Introduction.............................................................................................................................................7 I.Whydocapitalisteconomiesgrow?....................................................................................................8 II.Ecologicaleconomicsandtheproblemofgrowth ..........................................................................11 . III.Capitalismwithoutgrowth?.............................................................................................................12 Whywouldanyonewantasteadystatecapitalism?........................................................................ 4 1 IV.Limitingscale?.................................................................................................................................15 Lineamentsofanecologicaleconomy ..............................................................................................17 . V.DalysMisplacedFaithintheMarket..............................................................................................19 Ecosocialistefficiencyvs.capitalistefficiency................................................................................20 VI.Beyondcapitalism............................................................................................................................22 Notes&References................................................................................................................................23

Abstract: Recent publications have revived interest in Herman Dalys proposal for a SteadyState Economy.Thispaperargues,first,thattheideaofasteadystatecapitalismisbasedonuntenable assumptions,startingwiththeassumptionthatgrowthisoptionalratherthanbuiltintocapitalism. I argue that irresistible and relentless pressures for growth are functions of the daytoday requirements of capitalist reproduction in a competitive market, incumbent upon all but a few businesses, and that such pressures would prevail in any conceivable capitalism. Secondly, this papertakesissuewithProfessorDalysthesis,whichalsounderpinshisSSEmodel,thatcapitalist efficiency and resource allocation is the best we can come up with. I argue that this belief is misplaced and incompatible with an ecological economy, and therefore it undermines Dalys own environmentalgoals.Iconcludethatsincecapitalistgrowthcannotbestopped,orevenslowed,and sincethemarketdrivengrowthisdrivingustowardcollapse,ecologicaleconomistsshouldabandon the fantasy of a steadystate capitalism and get on with the project figuring out what a post capitalisteconomicdemocracycouldlooklike.

Introduction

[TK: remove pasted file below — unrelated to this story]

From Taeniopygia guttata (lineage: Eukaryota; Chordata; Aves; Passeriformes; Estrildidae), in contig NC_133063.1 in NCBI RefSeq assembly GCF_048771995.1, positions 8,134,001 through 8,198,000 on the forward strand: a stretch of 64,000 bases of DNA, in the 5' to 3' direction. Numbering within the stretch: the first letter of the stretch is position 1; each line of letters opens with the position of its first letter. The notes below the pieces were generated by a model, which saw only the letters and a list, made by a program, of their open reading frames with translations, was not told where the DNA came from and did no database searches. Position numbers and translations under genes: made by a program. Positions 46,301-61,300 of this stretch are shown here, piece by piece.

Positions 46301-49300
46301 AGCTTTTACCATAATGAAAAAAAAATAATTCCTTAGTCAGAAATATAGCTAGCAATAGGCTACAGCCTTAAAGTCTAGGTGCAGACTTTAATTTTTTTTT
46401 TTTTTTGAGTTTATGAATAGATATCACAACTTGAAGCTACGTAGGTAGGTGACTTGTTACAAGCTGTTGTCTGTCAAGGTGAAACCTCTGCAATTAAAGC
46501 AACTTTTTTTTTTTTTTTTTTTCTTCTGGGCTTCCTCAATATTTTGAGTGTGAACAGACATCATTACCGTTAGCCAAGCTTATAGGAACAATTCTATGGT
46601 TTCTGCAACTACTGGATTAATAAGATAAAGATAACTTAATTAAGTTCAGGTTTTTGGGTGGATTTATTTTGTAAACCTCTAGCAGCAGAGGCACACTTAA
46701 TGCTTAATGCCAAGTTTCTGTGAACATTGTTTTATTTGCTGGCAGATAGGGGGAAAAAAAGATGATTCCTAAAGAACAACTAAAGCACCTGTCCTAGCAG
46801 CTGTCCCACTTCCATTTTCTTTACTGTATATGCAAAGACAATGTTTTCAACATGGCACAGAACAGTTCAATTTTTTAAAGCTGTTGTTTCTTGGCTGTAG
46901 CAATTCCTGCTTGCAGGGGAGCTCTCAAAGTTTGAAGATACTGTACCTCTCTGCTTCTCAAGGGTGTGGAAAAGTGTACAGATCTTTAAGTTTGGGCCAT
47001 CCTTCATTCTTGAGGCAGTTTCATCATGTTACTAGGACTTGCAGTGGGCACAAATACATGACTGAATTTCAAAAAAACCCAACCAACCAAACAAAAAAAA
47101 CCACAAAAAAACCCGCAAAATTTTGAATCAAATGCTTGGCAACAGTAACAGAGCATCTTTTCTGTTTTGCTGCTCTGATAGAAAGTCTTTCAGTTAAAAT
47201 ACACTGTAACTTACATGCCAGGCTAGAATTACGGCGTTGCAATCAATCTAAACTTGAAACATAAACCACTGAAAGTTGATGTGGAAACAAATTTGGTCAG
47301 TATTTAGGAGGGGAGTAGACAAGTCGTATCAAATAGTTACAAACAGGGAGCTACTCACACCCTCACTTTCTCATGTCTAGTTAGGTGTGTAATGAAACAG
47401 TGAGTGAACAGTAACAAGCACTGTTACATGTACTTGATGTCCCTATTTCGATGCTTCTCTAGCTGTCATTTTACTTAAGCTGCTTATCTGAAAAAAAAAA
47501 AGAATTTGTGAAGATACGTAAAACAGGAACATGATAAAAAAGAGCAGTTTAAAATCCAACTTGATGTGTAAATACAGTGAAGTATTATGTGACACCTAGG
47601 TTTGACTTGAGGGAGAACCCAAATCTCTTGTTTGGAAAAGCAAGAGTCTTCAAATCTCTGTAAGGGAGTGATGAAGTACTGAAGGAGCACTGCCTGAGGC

Under the headline Economic Growth Cannot Continue the BBC on January 28, 2010 summarized a report issued by the New Economics Foundation (NEF) which asserts that continuing economic growth is not possible if nations are to tackle climate change. The NEF says that unprecedented and probably impossible carbon reductions would be needed to hold temperature rises below 2C (3.6F) without which we face catastrophic global warming. We urgentlyneedtochangeoureconomytolivewithinitsenvironmentalbudget,saidNEFspolicy director Andrew Simms, adding that There is no global, environmental central bank to bail us outifwebecomeecologicallybankrupt. 1 In Growth Isnt Possible Simms and his coauthor Victoria Johnson reviewed all the existing proposed models for dealing with climate change and energy use including renewable, carbon capture and storage, nuclear, and even geoengineering, and concluded that these are potentially dangerous distractions from more humanscale solutions and that there are no magic bullets to save us. The report concludes that even if we were to rapidly transition to an entirelycleanenergybasedeconomy,thiswouldnotsufficetosaveusbecause:Globally,weare consumingnaturesservicesusingresourcesandcreatingcarbonemissions44percentfaster thannaturecanregenerateandreabsorbwhatweconsumeandthewasteweproduce.Inother words...ifthewholeworldwishedtoconsumeatthesamerateitwouldrequire3.4planetslike Earth.Giventhesefactsandtrends,SimmsandJohnsonargue,wehavenochoicebuttobring averageglobalgrowthtoahalt(withsharpreductionsingrowthintheindustrializedcountries balanced by accelerated growth in the developing countries to approximate equity but tend toward stasis on balance) and to radically reconstruct the global economy to conform to environmental thresholds, which include biodiversity and the finite availability of natural resources.Theauthorsconcludethatanewmacroeconomicmodelisneeded,onethatallows the human population as a whole to thrive without having to rely on ultimately impossible, endless increases in consumption and they point to Herman Dalys idea of a SteadyState Economyastheirmodel.Forareactiontothisreport,theBBCaskedTomClougherty,executive director of the Adam Smith Institute, a freemarket think tank, for his response. Clougherty remarkedthattheNEFsreportexhibitedacompletelackofunderstandingofeconomics... 2 The NEF report comes on the heels of a new book published in December 2009 by Tim Jackson, Economics Commissioner on the Sustainable Development Commission, the UK governments independent advisor on sustainable development. In Prosperity Without Growth Jackson argues that our everincreasing consumption adds little to human happiness, even impedes it, and is destroying our childrens future. Jackson calls for a new vision of prosperity withoutgrowthand,liketheNEF,pointstoDalysSteadyStateEconomyasthebestmodel. 3 Now there is no doubt that the NEF is right that if CO emissions continue to climb, catastrophic global warming will result. The NEF is also right that if there are no magic technofixes currently available, or in the foreseeable future, then the only way to stop global 7